The high-profile data protection rules in Europe -- talked about for several years and now finally in force for a little more than a month -- could bring about some much-needed changes in privacy and data management policies, according to Cisco's top privacy official.
For a lot of companies, the European Union's much ballyhooed General Data Protection Regulation (GDPR) will be simply an issue of compliance, essentially making sure that they don't open themselves up to the stiff fines they could face by violating the law, Michelle Dennedy, vice president and chief privacy officer at Cisco, told Security Now in a recent interview.
However, for others, the work they did in the months leading up to the GDPR going into effect May 25 to get their data houses in order -- from determining what data they have and where it's located to putting in place new data governance procedures -- gives them the opportunity to innovate on how they manage, protect and, most important, according to Dennedy, curate the data. (See GDPR: SecurityNow's Need-to-Know Guide.)
"We have to ensure and document and fireproof even our unused data, so [with] the beginning of GDPR enforcement -- which I think is really the new era of data -- the name of the game is data curation," she said. "By valuing our data and curating it, it goes way beyond governance. We have data that can be, will be and must be curated. We've got consumers -- will they stay awake? I don't know, but today they're awake. Today they recognize that there's a lot going on with governments, there's a lot going on with businesses and, boy, there's a lot of data going everywhere."
The walk-up to GDPR
The GDPR has been a source of concern and activity for businesses since at least April 2016, when EU officials approved the regulation and gave organizations around the word two years to come into compliance. It mandates how companies handle the data they collect from customers, contractors, employees and others and, just as important, gives those people greater control over the use of their personal data. They can demand that companies show how it's being used, have to consent to that use and even that businesses delete all the data if requested.
And the penalties for violating the GDPR are high, up to $24 million or 4% of global revenues, and covers any company doing business with consumers in the EU.
This meant that companies had to know what data they had on who, where the data was located -- not an easy thing in an era of greater mobility, BYOD, the Internet of Things (IOT) and distributed environments. They had to assess everything from GDPR readiness and risk to privacy, map where the data comes from and where it goes, make plans for when an incident happens and classify the data.
Companies that have done all that work now have the chance to capitalize on it, Dennedy said.
"What I'm telling my customers is, 'Not for nothing, but you've spent the last two years doing data inventories. Don't let them get dusty. You have a data inventory, you have a map -- you have a Maurader's Map of goodness and badness -- find out where those footsteps are going,'" she said. "Suddenly you realize, how are you spending your data budget? I guarantee you're overspending. You're doing way too much data for insights, and you're not getting the insights you need because you're not curating the data."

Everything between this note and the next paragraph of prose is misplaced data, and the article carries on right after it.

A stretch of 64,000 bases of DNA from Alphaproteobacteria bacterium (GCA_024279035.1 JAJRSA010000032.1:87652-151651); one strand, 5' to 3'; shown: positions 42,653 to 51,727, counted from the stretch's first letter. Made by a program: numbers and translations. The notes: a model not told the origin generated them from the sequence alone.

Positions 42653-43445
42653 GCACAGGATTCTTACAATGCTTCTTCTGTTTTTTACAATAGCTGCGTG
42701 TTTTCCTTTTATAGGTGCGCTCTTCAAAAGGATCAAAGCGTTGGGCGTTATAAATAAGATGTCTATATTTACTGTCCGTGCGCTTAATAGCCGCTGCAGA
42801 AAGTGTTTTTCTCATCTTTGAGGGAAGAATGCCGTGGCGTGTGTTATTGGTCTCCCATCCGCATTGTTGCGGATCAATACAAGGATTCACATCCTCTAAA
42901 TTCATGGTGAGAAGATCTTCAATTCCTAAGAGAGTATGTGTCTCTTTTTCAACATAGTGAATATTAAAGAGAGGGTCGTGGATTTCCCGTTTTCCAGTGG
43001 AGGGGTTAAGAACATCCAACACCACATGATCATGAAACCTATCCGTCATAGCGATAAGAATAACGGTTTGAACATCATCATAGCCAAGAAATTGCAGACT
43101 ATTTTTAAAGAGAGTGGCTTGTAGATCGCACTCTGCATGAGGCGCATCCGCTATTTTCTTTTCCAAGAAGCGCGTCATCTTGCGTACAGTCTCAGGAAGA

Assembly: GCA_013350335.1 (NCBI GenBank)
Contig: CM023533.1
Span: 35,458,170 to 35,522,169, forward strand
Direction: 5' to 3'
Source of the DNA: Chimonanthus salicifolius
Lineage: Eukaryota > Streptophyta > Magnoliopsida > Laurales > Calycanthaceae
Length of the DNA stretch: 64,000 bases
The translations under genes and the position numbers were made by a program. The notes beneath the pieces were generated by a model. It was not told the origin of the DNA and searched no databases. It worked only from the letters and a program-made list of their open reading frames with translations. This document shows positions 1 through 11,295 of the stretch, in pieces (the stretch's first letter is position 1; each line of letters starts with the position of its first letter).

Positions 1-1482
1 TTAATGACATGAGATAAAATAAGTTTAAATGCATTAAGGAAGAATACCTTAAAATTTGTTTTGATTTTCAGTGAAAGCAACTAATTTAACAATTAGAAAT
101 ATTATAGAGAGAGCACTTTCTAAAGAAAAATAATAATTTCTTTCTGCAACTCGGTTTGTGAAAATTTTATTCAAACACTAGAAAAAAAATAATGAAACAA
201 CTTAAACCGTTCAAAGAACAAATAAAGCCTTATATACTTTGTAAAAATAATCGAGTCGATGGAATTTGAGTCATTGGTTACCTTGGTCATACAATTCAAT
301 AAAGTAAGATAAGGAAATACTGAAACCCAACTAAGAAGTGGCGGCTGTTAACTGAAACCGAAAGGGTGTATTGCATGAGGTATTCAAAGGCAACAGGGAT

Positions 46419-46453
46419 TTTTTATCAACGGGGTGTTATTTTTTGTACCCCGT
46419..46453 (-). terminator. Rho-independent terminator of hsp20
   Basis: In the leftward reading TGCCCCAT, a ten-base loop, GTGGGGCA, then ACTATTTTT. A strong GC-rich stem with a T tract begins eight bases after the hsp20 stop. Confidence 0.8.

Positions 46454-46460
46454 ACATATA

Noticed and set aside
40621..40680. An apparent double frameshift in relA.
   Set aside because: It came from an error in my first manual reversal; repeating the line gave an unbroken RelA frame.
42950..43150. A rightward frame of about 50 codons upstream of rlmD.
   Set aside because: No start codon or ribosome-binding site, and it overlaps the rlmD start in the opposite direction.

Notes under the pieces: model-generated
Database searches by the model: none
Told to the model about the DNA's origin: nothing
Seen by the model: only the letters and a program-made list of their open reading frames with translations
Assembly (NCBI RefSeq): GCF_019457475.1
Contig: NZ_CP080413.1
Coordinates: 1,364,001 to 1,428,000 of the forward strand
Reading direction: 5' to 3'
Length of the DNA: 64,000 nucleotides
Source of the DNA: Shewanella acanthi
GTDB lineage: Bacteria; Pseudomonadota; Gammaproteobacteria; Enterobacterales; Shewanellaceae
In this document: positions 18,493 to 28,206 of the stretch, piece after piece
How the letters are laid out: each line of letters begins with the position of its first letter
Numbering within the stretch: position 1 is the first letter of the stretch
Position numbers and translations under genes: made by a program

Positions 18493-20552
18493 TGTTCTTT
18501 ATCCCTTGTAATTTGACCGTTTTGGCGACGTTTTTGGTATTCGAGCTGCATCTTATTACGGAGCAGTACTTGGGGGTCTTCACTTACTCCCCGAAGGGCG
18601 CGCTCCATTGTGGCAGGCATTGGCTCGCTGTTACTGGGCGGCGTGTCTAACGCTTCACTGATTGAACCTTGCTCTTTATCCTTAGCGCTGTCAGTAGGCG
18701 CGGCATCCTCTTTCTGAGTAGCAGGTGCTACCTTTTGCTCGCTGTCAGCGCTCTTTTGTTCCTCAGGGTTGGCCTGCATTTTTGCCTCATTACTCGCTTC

Company executives need to understand that increasing digitization is changing the way data is used and managed and introducing employees with new skill sets who know more about data than those who came before them, according to Dennedy. Narrowing the view of GDPR will cause organizations to lose ground on their competitors. (See GDPR Compliance: Enterprises Have Two Options to Consider.)
"Some companies will simply treat it as compliance table stakes -- 'Let's get through with no fines. Let's keep our heads down. Let's buy the tennis shoes so we can outrun our buddy and not get eaten by the bear.' All that stuff," she said. "In an era of digitization and an era where our gross domestic product is increasingly digital, what is the information knowledge rate? How are we doing deals based on datasets and data capabilities? … You're talking about new tools that need to be built so you can respect borders when you need to and tear them apart when you don't. There's all sorts of cool things that can happen when you don't take a compliance view. If you do take a compliance view, I think that's adorable and we'll probably read about you after you've gone bankrupt eventually."
There is a lot of opportunity to serve a fast-changing market and innovate around data. There are "better business models than, 'You give me all your data and I get to profit off of it and you get nothing,'" Dennedy said. "There are better business models than 'Dump, dump, dump, dump data and then I'm going to surmise what I thought I knew about you anyway.'"
Data sources are going to come together and help drive such benefits as personalized medicine, and the key to that will be know where the data is, what it does and its limits are. Worrying only about compliance blocks off many of those avenues. And the world will keep moving in that direction, she noted. Frameworks similar to the GDPR are coming together in such countries as Brazil, Mexico, Canada and Japan, and eventually will make their way to the US. The EU with the GDPR is not an aberration, so businesses will want to continue in that direction.
"We're going to associate good business and good privacy together and show them how to make money, continue to stay out of jail and continue to come up with new products and services," Dennedy said. "There's always got to be some new shiny-objectness to it. That's how we keep this momentum going."
— Jeffrey Burt is a long-time tech journalist whose work has appeared in such publications as eWEEK, The Next Platform and Channelnomics.